Hurricane Idalia could cost insurers $9.36 billion - UBS

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Aug 30 (Reuters) - UBS expects Hurricane Idalia to result in insured losses of $9.36 billion based on preliminary estimates, the brokerage said in a note on Wednesday, as destructive winds and rain lashed coastal Florida.

Idalia made landfall in the state as an "extremely dangerous" Category 3 storm on Wednesday, after millions of residents evacuated or hunkered down in homes and shelters.

UBS estimates a 50% chance of losses of over $4.05 billion and a 10% likelihood of losses of $25.6 billion, based on Aug. 28 data. The wide range accounts for potential changes in the storm's intensity and path.

At about $10 billion, Idalia would cost insurers less than 10 of the costliest hurricanes to hit the United States.

UBS said it expects reinsurers to absorb a meaningful amount of the loss at the upper end of the current range.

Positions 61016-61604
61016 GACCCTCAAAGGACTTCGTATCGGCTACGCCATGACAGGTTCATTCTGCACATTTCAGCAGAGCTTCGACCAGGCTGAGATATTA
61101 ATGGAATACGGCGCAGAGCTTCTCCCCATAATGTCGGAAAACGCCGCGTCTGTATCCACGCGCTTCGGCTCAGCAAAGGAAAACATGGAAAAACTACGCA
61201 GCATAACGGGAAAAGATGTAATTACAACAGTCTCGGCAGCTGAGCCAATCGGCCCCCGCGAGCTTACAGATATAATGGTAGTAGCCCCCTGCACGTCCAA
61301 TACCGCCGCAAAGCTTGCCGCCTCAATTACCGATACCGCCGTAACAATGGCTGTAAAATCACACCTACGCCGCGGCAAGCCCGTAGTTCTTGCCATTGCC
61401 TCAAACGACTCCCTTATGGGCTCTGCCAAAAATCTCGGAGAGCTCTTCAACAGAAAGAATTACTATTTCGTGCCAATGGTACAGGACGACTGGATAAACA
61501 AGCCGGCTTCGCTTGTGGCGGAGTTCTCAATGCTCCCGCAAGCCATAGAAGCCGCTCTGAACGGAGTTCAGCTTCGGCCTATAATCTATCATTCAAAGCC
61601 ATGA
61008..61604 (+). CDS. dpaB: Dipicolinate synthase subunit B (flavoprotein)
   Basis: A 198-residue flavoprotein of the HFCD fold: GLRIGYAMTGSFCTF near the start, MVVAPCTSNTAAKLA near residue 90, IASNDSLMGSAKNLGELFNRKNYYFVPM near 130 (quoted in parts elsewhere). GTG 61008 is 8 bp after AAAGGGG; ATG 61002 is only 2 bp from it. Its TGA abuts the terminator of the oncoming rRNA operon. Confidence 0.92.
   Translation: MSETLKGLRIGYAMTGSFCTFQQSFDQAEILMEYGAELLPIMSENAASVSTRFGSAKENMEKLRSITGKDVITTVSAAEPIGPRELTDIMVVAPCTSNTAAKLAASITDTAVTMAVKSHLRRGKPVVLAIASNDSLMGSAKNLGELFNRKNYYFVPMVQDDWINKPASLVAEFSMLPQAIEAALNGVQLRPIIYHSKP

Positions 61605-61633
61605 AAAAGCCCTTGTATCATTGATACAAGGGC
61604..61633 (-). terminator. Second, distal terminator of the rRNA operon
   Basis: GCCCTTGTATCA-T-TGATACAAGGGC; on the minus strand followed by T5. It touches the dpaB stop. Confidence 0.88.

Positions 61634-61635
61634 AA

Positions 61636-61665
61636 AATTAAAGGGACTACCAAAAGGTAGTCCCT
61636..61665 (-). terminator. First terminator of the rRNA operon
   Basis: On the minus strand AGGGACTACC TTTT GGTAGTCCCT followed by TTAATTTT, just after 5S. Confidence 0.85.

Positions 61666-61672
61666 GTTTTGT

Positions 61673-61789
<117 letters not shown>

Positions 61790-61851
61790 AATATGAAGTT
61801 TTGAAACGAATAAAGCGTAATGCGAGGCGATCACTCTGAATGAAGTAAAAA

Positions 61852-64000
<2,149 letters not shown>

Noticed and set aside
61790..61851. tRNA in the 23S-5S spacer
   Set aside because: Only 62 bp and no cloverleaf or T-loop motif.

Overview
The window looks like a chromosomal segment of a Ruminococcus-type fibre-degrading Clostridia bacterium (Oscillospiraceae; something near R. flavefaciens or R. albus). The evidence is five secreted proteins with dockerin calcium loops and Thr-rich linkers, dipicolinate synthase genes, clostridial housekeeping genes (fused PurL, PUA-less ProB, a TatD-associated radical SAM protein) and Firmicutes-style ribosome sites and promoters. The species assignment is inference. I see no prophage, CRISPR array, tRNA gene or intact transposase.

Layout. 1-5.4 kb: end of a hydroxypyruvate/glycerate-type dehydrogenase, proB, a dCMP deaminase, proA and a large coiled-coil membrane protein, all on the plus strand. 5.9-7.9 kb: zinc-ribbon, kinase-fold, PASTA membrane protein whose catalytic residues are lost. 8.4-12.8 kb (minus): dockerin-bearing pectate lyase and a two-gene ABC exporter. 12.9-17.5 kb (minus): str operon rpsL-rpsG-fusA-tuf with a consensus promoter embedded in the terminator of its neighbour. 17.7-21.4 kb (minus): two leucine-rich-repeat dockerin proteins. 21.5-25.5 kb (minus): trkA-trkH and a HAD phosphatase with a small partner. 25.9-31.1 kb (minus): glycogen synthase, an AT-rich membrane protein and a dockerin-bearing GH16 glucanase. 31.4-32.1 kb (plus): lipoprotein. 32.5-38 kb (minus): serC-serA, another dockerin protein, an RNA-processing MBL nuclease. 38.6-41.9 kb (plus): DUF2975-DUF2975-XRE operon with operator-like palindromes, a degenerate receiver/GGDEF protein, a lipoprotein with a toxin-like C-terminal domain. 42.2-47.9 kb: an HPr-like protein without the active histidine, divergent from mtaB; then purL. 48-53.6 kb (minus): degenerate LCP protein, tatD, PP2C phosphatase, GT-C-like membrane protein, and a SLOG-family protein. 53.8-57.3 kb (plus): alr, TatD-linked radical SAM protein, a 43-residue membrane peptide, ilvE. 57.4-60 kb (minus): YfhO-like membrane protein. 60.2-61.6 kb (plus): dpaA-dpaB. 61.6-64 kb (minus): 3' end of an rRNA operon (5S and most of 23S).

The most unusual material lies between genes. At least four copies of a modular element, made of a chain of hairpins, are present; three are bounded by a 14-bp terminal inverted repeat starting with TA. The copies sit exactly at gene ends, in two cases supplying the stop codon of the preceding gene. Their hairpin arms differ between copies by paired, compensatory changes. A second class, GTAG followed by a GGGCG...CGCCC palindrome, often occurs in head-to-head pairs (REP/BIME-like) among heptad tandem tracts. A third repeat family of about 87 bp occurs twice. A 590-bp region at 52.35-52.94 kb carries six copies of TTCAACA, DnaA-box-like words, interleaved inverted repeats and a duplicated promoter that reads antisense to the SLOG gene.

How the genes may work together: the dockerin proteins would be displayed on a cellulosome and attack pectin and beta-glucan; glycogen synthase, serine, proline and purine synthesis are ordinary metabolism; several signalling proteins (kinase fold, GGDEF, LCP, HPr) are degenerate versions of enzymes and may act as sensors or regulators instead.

Global insurers are facing a challenging 2023 as reinsurers hiked rates on key types of coverage by as much as 50% from July 1, blaming sharp losses from the Ukraine war and increasing wildfires and hurricanes hitting states such as California and Florida.

Reinsurers insure insurance companies, and have been raising rates in recent years because of steepening losses which industry players partly attribute to the impact of climate change. Higher reinsurance rates can affect the premiums that insurers charge their customers.

U.S. reinsurance rates for policies which previously faced claims for natural catastrophes rose 30%-50% during July renewals, while rates for similar policies in Florida rose 30%-40%, reinsurance broker Gallagher Re said in July.

Some insurance firms including Farmers Insurance, Bankers Insurance and Lexington Insurance, an unit of AIG (AIG.N), have reportedly pulled out of Florida because of the risk of heavy losses.

As a result, the state has ended up with a market populated by a large number of very small, very thinly capitalized insurers, insurance experts have said.

The insurers did not immediately respond to Reuters requests for comment.

Reporting by Noor Zainab Hussain and Manya Saini in Bengaluru; Editing by Devika Syamnath

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